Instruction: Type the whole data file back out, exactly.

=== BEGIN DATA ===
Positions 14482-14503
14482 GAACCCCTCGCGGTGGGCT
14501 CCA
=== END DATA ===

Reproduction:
Positions 14482-14503
14482 GAACCCCTCGCGGTGGGCT
14501 CCA